Why do I look so happy? Because it's football time
By Bryan Burwell
ST. LOUIS POST-DISPATCH
07/26/2006
Bryan Burwell
Sports Columnist Bryan Burwell
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On the lush practice fields at Rams Park early Tuesday evening, the only sounds you heard were the low hum of power generators and the occasional whirl and shloooosh of underground sprinklers gently spraying a steady arch over this perfectly manicured grass carpet.

Just inside the tinted glass doors, there were all these empty, darkened meeting rooms with long folding tables and extra-large classroom desks lined up in orderly rows. With the exception of a few walls that had the neatly written X's and O's of football hieroglyphics etched on them, most of the white classroom boards were symbolically wiped clean. In less than 24 hours, Rams Park would be bustling with energy. But as Scott Linehan strolled through the empty auditorium on the eve of his first training camp as an NFL head coach, everything seemed perfectly calm.

"If you're a football guy, then you know what the day before training camp means," Linehan said as he flashed that familiar thin smile. "It's an exciting time. But the funny thing is, even though this is my first camp as a head coach, I'm not more excited than normal. I mean, I'm going to get some sleep tonight."

He would be one of the few.

As Linehan said, football guys - particularly the 80 or so men who will be reporting to Rams Park this afternoon to begin earning their way on (or off) the final roster - are all quite familiar with the high anxiety induced by the eve of training camp. From the time you're old enough to clutch your first helmet and jersey as a giddy 10-year-old awaiting the first day of 85-pound boys club practice, football's annual rites of passage are the nervous days and sleepless nights building up to the start of summer training camp.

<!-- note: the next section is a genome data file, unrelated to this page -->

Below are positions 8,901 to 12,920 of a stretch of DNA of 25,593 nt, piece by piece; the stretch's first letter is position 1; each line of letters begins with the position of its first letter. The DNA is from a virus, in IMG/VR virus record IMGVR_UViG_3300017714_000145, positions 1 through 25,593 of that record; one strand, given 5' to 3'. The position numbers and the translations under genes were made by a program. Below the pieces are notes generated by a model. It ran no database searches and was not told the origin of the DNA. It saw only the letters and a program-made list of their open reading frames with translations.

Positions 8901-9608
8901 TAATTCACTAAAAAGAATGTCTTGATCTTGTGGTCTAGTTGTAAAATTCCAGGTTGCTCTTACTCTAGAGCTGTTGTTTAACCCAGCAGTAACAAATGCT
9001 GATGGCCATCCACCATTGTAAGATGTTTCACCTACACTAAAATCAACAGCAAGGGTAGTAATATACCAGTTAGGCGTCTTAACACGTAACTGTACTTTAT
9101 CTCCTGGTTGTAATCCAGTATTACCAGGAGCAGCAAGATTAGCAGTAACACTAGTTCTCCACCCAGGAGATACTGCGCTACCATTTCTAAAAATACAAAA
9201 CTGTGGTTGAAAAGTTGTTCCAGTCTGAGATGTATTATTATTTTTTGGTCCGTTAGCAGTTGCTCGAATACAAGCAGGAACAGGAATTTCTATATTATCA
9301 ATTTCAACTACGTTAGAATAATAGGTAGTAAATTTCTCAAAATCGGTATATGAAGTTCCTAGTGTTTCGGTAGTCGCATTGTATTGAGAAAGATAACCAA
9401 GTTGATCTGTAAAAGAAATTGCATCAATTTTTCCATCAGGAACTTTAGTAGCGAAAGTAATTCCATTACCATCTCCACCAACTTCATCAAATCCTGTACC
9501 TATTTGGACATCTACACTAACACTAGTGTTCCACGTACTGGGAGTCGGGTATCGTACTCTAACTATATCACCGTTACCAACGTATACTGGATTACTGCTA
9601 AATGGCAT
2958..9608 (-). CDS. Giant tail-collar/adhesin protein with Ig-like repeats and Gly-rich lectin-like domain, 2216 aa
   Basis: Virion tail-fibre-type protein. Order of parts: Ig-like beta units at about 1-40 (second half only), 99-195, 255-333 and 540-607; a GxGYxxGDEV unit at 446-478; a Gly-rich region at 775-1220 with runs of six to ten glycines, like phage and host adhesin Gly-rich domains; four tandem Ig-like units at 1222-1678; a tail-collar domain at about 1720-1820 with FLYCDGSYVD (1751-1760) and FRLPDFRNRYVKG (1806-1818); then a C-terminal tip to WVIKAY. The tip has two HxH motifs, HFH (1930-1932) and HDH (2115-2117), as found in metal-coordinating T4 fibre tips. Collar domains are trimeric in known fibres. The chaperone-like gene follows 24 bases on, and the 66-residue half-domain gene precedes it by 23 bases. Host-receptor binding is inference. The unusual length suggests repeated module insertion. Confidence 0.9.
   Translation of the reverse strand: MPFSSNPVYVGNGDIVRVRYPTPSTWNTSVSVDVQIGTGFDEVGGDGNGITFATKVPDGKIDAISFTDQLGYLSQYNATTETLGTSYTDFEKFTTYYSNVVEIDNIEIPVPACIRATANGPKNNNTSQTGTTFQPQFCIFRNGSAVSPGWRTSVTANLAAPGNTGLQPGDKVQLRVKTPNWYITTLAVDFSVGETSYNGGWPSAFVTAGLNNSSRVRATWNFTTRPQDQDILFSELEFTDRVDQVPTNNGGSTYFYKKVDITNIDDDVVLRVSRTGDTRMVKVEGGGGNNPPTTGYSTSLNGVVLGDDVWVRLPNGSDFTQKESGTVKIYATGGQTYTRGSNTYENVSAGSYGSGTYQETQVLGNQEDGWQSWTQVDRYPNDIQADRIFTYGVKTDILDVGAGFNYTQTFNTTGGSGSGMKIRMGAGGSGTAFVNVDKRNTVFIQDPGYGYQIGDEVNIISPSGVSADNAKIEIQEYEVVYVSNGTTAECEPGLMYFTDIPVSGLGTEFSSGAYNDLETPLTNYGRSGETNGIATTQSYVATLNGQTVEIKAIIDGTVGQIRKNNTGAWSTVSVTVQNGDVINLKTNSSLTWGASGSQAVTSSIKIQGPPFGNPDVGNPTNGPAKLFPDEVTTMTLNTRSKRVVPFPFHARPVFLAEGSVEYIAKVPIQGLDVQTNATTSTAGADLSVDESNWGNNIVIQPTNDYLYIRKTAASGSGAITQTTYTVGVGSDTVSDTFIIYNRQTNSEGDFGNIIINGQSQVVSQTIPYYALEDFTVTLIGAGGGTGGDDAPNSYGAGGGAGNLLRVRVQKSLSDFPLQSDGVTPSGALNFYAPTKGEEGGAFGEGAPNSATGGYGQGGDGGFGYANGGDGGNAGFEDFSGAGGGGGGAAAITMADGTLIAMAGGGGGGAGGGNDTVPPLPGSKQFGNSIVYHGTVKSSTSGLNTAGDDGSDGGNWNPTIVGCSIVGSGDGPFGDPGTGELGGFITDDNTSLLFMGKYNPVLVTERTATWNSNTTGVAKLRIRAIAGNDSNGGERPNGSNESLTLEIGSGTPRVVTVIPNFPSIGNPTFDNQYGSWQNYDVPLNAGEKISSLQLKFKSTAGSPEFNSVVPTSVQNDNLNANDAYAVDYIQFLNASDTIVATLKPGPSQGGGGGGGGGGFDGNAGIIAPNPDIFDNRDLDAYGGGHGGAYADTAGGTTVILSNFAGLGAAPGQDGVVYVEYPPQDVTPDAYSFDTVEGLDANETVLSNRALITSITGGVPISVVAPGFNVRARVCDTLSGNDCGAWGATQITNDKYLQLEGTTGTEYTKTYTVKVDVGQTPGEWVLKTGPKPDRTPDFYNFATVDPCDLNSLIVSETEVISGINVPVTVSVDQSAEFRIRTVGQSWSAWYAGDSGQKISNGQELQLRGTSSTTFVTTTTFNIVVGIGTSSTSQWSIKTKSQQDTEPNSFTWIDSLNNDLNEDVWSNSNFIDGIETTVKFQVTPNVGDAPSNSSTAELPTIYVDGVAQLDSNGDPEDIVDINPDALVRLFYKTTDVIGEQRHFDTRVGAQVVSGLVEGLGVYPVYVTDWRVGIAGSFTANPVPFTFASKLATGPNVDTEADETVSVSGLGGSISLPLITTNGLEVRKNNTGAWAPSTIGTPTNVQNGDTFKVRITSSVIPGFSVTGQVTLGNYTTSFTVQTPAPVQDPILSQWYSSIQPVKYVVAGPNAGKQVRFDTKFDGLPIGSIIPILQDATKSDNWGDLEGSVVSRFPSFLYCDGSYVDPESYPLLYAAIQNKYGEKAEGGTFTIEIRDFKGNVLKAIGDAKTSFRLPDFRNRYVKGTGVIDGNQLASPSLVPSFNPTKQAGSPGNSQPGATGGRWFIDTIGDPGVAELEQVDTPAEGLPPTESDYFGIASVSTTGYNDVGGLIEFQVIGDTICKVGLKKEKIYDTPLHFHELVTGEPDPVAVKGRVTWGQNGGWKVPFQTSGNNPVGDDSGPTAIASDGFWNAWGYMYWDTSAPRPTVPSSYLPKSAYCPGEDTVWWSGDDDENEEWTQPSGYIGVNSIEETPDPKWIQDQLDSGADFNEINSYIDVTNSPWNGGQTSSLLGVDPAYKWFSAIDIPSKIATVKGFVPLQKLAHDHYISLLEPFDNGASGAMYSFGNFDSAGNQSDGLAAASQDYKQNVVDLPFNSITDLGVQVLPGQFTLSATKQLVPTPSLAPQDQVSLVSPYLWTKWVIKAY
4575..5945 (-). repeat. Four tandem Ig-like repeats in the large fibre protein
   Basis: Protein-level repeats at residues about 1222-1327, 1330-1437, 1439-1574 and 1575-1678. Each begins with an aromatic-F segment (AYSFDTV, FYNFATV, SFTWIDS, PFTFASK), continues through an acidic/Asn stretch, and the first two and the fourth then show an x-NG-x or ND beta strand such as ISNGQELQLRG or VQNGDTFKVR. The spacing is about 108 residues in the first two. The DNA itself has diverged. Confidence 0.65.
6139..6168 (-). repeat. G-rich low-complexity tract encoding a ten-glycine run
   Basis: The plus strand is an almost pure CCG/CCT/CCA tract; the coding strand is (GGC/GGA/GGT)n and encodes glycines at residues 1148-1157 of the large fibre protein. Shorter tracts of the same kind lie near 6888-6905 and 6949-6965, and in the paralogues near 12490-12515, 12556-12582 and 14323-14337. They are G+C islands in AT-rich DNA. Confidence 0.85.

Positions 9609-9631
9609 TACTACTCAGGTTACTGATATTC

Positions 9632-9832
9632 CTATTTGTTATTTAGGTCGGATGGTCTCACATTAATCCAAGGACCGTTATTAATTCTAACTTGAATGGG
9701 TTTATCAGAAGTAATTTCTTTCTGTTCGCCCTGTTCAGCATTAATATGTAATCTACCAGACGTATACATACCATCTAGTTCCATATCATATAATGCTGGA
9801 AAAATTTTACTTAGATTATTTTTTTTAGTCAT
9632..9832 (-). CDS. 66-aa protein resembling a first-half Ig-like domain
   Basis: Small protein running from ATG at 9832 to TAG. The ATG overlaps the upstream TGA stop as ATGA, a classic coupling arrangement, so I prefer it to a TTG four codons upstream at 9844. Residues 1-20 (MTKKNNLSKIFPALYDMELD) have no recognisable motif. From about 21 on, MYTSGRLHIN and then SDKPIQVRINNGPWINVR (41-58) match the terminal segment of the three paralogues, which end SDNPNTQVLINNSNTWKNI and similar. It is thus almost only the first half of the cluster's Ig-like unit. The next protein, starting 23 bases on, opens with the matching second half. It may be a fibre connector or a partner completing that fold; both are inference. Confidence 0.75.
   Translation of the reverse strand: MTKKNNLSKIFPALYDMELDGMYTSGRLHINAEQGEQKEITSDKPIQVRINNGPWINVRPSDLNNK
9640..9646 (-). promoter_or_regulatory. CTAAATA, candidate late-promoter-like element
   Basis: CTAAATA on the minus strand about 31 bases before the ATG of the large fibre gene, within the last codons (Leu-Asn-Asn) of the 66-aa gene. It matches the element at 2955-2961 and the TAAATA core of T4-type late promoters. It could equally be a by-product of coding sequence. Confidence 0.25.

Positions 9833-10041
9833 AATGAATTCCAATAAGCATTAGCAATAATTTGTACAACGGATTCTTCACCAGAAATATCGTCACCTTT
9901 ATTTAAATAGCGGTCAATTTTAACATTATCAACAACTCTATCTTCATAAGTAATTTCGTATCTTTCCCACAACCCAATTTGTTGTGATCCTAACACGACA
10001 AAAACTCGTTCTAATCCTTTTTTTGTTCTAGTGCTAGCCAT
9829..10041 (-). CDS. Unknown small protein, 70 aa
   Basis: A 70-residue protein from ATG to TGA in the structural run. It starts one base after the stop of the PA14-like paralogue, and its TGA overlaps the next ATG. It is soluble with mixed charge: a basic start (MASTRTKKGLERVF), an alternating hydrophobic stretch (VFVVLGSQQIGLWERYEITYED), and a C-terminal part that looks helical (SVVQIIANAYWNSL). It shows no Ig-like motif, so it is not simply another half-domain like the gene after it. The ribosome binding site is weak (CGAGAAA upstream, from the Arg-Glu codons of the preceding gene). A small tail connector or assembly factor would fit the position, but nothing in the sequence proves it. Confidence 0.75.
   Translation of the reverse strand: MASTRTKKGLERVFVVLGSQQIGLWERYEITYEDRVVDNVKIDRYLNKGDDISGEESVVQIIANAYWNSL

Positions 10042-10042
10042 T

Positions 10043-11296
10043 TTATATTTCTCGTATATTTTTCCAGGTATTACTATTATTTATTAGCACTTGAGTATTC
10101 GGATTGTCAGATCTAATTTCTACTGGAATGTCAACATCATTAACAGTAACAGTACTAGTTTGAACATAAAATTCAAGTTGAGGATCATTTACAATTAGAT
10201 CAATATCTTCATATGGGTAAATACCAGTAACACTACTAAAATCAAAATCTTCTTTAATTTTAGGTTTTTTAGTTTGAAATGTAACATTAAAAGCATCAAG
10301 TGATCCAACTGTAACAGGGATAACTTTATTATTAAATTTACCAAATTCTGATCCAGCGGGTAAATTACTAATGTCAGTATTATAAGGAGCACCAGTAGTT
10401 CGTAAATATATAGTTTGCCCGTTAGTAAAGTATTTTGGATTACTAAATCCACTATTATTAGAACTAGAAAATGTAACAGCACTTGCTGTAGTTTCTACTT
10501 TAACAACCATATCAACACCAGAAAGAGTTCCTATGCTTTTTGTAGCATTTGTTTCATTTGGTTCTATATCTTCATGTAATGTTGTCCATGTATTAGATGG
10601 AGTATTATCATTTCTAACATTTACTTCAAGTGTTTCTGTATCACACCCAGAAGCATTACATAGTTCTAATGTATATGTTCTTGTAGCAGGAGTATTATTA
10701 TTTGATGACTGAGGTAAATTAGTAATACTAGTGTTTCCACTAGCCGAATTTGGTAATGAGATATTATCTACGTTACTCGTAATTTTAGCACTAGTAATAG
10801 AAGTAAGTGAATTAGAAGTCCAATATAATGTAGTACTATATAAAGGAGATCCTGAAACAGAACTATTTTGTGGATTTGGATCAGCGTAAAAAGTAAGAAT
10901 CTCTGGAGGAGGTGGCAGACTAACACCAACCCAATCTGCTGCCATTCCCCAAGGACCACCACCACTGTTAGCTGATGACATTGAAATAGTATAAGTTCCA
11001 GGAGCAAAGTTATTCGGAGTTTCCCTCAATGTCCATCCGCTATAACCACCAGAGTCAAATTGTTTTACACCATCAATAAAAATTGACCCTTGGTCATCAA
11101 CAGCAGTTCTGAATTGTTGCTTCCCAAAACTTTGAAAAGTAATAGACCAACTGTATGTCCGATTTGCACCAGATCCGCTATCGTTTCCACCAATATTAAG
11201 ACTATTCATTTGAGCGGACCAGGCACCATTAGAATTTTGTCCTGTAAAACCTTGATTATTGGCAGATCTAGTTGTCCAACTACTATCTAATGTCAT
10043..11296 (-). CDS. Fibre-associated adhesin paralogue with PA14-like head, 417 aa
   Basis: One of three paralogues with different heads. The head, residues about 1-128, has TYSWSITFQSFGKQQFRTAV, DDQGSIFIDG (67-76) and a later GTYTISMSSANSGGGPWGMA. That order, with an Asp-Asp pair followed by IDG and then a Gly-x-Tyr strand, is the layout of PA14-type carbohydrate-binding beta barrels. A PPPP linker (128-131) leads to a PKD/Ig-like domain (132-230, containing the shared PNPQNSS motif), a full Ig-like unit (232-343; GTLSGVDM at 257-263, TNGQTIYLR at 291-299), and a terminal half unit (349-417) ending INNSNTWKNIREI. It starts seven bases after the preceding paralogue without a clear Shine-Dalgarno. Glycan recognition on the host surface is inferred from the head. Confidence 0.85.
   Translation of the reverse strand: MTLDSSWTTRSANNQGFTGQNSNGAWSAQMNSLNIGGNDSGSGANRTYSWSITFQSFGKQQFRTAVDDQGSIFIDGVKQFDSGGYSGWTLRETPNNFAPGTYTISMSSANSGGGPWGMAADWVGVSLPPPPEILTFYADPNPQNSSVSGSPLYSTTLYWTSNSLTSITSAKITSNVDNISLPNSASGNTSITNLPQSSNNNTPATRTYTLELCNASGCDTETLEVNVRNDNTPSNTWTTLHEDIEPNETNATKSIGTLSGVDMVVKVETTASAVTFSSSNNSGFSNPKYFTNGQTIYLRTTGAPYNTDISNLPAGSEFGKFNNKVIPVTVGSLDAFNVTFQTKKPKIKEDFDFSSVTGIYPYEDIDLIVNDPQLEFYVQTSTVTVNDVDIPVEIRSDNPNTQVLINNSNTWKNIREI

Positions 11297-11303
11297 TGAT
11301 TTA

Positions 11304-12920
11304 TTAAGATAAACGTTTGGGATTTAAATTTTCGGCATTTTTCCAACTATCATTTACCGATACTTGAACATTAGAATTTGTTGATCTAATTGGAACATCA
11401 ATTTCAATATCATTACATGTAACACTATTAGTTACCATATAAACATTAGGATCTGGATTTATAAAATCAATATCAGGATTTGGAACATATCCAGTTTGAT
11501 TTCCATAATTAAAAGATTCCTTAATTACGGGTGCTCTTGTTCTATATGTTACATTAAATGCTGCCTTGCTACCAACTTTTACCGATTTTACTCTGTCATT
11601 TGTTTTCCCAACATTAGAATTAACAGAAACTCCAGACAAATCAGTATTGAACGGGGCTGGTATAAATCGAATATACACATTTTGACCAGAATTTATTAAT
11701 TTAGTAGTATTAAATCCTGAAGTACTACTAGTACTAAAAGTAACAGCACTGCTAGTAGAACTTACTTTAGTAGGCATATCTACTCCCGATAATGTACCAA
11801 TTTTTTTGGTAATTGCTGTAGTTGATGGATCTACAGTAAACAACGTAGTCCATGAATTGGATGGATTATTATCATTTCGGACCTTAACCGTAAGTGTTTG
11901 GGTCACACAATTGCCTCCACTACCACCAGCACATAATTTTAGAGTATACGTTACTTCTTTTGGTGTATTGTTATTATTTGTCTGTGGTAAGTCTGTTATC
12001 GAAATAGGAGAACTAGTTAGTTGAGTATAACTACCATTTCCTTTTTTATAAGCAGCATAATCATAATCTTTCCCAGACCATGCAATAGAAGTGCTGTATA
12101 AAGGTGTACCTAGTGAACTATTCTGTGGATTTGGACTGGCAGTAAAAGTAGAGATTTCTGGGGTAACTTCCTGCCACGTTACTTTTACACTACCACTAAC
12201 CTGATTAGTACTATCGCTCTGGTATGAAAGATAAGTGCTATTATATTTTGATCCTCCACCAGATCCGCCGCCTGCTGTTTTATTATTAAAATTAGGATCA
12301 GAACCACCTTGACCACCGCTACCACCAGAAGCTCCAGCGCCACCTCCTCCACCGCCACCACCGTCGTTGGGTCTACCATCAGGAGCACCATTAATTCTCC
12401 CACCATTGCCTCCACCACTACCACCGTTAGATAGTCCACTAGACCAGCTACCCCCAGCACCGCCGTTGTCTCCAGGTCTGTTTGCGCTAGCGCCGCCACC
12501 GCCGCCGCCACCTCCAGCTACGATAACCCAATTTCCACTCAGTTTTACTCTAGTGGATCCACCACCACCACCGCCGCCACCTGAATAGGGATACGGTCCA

The baseball poets would like to believe they hold a monopoly on the romance of their sport's early days (spring training), but there are just as many of us out there whose hearts race a bit more briskly at the first sightings of football. So consider this my annual ode to the joys of the return of NFL football.

I am a football guy, and I am not alone. By early Thursday morning, when the Rams open the gates to their Earth City facility, there will be thousands of like-minded souls streaming into the place, toting their coolers, clutching their numerical rosters and finding the ideal spot in the cool grass or hot metal bleachers to get an up-close-and-personal glimpse at the latest prospects and suspects in camp.

There will be little kids with four-sizes-too-large Torry Holt jerseys dangling off their skinny limbs like billowing sheets in the wind. There will also be overgrown men with their bellies spilling out of their three-sizes-too-small No. 67 jerseys, the (ill) fitting homage to the real No. 67, Andy McCollum, and his rather robust physique.

And, of course, there will be another generation of training camp stories spawned from the mouths of the great football storytellers such as longtime Rams executive Charley Armey. A few summers ago, as Armey held lunchtime court, he recalled the tale of an aging, and slightly unhinged, veteran who knew he was well past the December of his football life.

"So a knock comes on his door, and it was the words no one ever wants to hear in training camp," Armey chuckled. "'Coach wants to see you, and bring your playbook.' Well, this guy knew he had a reputation as a wild man, so he goes marching into the coach's room, and he decides he's gonna have some fun. He goes in there with this wild look in his eyes, slowly turns his back on the coach, then locks the door so no one can get in - and more importantly - no one can get out.
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"'Yeah coach, whadda ya want?'"

The man is standing there with a wild-eyed, half-insane look, and the coach is suddenly feeling like he's locked in a phone book with Charles Manson.

Armey's face has by now turned as red as a Jack Buck sports coat as he puts the final touches on this true (???) training camp confession. "Without skipping a beat," Armey cackles, "the coach grabs his playbook, starts frantically flipping the pages and tells the guy, 'Uhhhhhhh ... yeah ... turn your playbook to page 35!'"